Souvenir can is tradition for festivalgoers
WINCHESTER — When people attend the Apple Blossom festivities, they expect to see old friends, celebrities, guest speakers and other traditions that have carried on for the 90 years of the festival. One other tradition they also expect to see are the souvenir cans produced by the Crown Cork and Seal Company in Winchester.
The tradition of the souvenir cans dates back to the early 60s, just a few years after Crown Cork and Seal opened in Winchester. The company was approached by festival organizers, who were looking for two different types of aluminum cans: one with a removable top and one with a slot in the top that would serve as a bank.
Much like most Apple Blossom Festival events, the planning for the cans starts months before the actual festivities begin. Crown plant manager Brian Lamb explains that around January, the festival committee submits graphic packages to the plant. The corporate graphics team then lays out the design and sends it back to the festival committee for approval.
After the final graphics are approved, it is put into the computer, and sent to Cheraw, South Carolina, to a plant that forms and decorates the cans with the festival’s annual design. From South Carolina, it then ships to Winchester for Crown to add the top slot for the banks and the pop tops for the drinking cans.
In past years, adding and sealing the tops to the cans has been a long and arduous process. Each top is usually pressed onto the cans by hand, one at a time, taking multiple weeks to complete. This year, however, the cans almost didn’t get finished because Crown’s manual sealing machine, which was made in the 1960s, broke down and was unusable; that’s when the Royal Crown Bottling Company stepped up.
“We reached out to the folks at Winchester RC,” Lamb said, “and they said, ‘Sure, we’ll be glad to try it.’ We shipped the cans there and they were gracious enough to let us go in there on a Friday and use their line and instead of filling with soda that day, they let us use the seamers to actually seam the ends together to make the 360 drinking cups and the banks for the festival. So lots of credit this year to RC Winchester.”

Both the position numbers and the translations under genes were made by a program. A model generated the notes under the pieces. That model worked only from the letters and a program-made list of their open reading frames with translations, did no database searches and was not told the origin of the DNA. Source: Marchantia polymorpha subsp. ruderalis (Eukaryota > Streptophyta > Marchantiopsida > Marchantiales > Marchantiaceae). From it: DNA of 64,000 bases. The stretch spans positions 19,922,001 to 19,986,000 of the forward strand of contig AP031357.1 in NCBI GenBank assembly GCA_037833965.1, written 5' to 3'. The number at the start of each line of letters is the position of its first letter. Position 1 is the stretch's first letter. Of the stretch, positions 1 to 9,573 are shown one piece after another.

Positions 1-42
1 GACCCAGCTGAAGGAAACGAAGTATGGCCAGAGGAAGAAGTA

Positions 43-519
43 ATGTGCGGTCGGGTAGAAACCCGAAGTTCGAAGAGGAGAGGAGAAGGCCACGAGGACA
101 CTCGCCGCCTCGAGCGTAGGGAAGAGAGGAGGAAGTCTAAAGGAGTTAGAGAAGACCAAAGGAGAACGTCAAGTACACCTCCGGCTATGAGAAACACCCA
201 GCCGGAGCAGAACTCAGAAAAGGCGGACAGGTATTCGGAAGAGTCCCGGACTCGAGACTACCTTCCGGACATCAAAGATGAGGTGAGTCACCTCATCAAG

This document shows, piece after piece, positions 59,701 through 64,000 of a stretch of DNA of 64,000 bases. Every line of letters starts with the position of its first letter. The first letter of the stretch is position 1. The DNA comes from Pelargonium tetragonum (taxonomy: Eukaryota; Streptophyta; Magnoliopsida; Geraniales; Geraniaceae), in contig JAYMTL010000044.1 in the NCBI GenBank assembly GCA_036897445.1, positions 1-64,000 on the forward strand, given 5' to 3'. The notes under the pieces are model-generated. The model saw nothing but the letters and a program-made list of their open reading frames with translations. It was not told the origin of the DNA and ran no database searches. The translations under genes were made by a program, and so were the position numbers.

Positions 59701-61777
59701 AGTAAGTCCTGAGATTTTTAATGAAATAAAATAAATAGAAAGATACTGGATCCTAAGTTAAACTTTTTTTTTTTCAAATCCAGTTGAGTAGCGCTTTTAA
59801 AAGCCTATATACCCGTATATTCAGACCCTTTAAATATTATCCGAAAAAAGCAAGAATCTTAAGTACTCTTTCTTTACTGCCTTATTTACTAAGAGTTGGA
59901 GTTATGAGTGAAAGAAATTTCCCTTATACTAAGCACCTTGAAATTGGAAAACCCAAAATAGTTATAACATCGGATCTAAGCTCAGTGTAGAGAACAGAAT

And while a lot of work goes into these souvenirs, Lamb explained that all the work is donated by the various companies involved in production.
“The people that are working in the Crown plant are paid by Crown, so that’s donated labor,” Lamb said. “The RC people are paid by RC, so that’s donated. We had a supervisor come in on his off day to help, the aluminum is donated, inks are donated. The time of the graphics people to set them up and lay them out, that’s donated, so there’s no charge to the festival at all for the end product.”
John Rosenberg, executive director of the festival, lauded Crown for helping the souvenir can tradition survive, despite the setbacks faced by the bottling company.
“When we thought this year that we might not be able to do them, everyone was pretty upset that that tradition could be coming to an end,” Rosenberg said. “We made some changes that made the can a little easier and quicker to do, and they worked incredibly hard to pull it off so that we would have cans again.”
Crown is a company that produces over 30 million cans daily, so when production has to slow down to make the Apple Blossom souvenir cans, it stands to reason that many people would see this as a nuisance. Not Lamb. He said he realizes how important these cans are to the community and wants to continue the tradition that his plant started over 60 years ago.
“We believe it’s really important to be involved in the community,” Lamb said. “Our bulletin board will have dozens of cards after the festival from kids who say, “Hey, thanks for the banks” and it’s always nice to see those come back in. We know it’s important to the community. With us being in the work that we do, we would surely like to contribute cans in the future.”
Contact staff writer Justin McIlwee at 540-465-5137 ext. 164, or email@example.com